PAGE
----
This causes the head to shake back and forth. I have to disagree somewhat with Silverman’s assessment. Clearly, this isn’t how the posting is supposed to function—loopholes aside. Altering the deal with kickbacks, in my opinion, breaks with spirit of the US-Japanese Player Contract Agreement. One would imagine that Fred Wilpon and George Steinbrenner might think the same.
There are other points to consider in this.
My contention is that it is in the Lions' best interest to get this deal done. It also is in Scott Boras’ best interest, as well, as this year sees a shallow free agency pool, and the aforementioned spike in salary figures. Next off-season sees a far deeper pool of talent, and it may well be that the giddy nature of owners, coupled with clubs like the Cubs driving values up, dissipating. Sending Matsuzaka back to the Lions would be embarrassing for Matsuzaka, and would bring up all kinds of questions about the entire posting process.
That is a case if Boras is just thinking of the Matsuzaka deal in a vacuum.
Derek Jacques, another one of my Baseball Prospectus colleagues plays devil’s advocate when it comes to Boras. It may be that Barry Zito, another Boras client, fits into the equation, as well.
Jacques counters my point by saying:
I don't know if it's in Boras's best interests to make this fly. Boras's M.O. has been to use his clients to set new salary standards--which then benefit his other clients, and by association, his bottom line. He's done this to the point of occasionally sacrificing a particular client rather than missing an opportunity to set the market. I presume it wouldn't fit into this strategy if part of Matsuzaka's compensation were hidden through Seibu--if he takes a below-market bid on Matsuzaka, he can't use that contract to get the Mets to bid up on Barry Zito. It might be better for Boras if Matsuzaka hits the free agent market next off-season, so he can get a bidding war going without the posting fee complicating things.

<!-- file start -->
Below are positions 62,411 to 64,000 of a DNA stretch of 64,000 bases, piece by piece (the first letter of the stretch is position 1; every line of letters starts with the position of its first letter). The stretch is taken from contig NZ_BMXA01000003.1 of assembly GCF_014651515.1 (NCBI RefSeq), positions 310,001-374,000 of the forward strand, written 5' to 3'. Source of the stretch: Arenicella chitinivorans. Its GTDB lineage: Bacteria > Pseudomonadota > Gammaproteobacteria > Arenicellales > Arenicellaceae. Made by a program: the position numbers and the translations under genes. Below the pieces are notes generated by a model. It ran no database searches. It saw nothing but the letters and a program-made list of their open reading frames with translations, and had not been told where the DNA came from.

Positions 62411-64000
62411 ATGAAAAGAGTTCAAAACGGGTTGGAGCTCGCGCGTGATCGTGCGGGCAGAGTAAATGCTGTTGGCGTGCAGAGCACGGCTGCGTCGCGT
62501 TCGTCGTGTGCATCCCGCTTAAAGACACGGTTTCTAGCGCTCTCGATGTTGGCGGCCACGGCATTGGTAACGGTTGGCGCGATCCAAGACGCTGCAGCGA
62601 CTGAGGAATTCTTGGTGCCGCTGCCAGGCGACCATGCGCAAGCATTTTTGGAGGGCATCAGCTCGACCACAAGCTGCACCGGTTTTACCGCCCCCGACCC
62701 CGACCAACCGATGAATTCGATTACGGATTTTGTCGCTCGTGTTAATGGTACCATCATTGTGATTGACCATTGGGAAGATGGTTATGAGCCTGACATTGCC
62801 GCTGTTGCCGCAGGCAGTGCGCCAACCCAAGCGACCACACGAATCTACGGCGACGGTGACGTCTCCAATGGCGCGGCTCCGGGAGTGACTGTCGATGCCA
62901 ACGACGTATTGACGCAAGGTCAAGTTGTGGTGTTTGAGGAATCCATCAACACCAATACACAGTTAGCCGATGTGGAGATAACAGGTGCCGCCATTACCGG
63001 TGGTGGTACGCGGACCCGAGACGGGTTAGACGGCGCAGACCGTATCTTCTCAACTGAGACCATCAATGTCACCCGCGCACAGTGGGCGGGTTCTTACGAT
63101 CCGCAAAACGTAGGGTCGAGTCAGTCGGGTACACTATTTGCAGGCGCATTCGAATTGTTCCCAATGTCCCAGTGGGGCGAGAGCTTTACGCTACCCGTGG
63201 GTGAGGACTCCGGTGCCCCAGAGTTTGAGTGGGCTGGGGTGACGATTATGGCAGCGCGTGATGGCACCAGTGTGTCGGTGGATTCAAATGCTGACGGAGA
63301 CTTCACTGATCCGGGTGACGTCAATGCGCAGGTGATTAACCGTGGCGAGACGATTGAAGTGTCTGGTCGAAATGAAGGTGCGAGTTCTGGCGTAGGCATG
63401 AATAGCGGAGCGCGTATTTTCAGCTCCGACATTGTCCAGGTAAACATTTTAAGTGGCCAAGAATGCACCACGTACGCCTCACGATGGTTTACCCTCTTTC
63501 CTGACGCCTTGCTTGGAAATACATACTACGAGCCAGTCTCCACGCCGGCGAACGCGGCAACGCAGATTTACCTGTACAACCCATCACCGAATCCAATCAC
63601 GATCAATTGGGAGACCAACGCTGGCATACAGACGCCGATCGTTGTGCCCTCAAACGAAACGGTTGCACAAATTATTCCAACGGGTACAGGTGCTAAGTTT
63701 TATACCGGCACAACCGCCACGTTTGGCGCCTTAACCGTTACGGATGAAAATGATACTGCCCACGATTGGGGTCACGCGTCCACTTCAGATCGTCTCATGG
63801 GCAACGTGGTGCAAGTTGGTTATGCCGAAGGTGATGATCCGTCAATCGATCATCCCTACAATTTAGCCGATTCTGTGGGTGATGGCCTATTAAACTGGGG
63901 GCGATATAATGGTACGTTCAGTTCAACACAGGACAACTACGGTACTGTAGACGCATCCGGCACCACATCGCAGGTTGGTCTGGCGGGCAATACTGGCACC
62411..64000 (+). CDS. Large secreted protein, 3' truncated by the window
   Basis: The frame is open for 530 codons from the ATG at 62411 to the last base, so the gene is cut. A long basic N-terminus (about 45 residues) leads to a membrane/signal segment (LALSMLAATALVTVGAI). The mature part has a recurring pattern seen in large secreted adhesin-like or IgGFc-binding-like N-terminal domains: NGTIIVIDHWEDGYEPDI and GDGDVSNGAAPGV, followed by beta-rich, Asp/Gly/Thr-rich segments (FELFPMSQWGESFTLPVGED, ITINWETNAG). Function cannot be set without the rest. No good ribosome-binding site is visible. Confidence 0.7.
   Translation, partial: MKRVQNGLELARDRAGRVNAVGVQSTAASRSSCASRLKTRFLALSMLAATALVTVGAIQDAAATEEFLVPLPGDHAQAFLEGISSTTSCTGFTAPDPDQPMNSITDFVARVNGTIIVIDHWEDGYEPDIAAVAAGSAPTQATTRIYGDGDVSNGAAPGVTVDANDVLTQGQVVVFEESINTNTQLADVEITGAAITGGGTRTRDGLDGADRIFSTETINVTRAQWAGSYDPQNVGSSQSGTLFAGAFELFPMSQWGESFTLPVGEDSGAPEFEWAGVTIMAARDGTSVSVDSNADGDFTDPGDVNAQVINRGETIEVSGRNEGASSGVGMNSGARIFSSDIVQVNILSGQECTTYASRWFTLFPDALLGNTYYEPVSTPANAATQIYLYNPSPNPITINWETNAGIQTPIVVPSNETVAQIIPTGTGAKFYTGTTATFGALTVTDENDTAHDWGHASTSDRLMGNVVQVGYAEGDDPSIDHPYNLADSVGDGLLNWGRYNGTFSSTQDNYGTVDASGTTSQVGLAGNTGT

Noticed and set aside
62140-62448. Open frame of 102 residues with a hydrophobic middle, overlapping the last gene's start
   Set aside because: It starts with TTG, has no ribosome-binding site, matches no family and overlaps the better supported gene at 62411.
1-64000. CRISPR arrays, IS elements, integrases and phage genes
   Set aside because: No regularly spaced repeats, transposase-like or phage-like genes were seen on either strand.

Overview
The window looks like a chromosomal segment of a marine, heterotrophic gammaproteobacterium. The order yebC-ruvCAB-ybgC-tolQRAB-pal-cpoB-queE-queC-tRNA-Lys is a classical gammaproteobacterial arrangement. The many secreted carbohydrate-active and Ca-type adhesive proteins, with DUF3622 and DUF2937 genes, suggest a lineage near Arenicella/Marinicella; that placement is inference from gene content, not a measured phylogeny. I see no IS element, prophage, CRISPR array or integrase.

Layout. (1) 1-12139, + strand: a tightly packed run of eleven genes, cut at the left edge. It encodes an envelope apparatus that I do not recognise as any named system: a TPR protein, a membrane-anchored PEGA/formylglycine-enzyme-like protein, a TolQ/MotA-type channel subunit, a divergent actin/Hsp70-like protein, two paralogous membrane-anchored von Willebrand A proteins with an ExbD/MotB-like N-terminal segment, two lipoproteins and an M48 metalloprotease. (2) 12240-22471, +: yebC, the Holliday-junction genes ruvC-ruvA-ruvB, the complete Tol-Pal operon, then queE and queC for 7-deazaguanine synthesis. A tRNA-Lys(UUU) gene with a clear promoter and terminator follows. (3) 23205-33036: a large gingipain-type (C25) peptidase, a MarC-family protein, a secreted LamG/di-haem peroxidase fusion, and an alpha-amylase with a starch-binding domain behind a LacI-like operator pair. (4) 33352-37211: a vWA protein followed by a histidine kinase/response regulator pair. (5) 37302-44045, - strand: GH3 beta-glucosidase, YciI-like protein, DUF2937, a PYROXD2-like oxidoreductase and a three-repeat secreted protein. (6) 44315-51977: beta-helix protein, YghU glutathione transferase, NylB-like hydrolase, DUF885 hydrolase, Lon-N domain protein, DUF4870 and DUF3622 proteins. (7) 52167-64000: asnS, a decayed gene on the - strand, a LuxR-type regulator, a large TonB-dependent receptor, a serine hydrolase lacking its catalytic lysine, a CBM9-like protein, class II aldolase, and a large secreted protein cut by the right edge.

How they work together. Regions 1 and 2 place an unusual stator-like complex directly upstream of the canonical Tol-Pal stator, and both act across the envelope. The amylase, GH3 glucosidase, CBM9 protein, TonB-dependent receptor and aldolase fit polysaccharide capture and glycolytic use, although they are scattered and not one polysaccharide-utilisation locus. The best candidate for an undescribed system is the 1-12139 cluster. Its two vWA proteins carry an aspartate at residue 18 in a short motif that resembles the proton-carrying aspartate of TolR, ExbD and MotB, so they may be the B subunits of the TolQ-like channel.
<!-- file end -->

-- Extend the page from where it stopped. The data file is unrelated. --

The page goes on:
What seems certain is that without some type of creative financing, the deal with the Red Sox is on thin ice. The comments by Lucchino don’t make it sound as if the Red Sox are anywhere near the approximate $15 million a year that has been rumored to be the figure Boras is shooting after. The question is, was that the plan all along: throw a posting bid figure out there so cartoonish in nature that the Lions would have no choice but to select it, and then work the back door to try and make the contract more manageable. The Red Sox need/want Matsuzaka. I don’t think this was a defensive maneuver for the fact that as mentioned, if he goes back to the Lions he becomes a free agent after the ’07 season. It wasn’t a deal to keep D-Mat away from the Yankees. At that stage, the Red Sox get into a bidding war with the Yankees anyway. That doesn’t seem to make sense.
If the sides do try to get creative, one thing is certain… look for changes to the posting process the next time the US-Japanese Player Contact comes up. With this “perfect storm” scenario (a premier player in a shallow free agency year), the way that the agreement is currently worded was ripe for looking at this type of loophole.
Maury Brown is the editor of The Biz of Baseball and an author for Baseball Prospectus. He can be contacted here.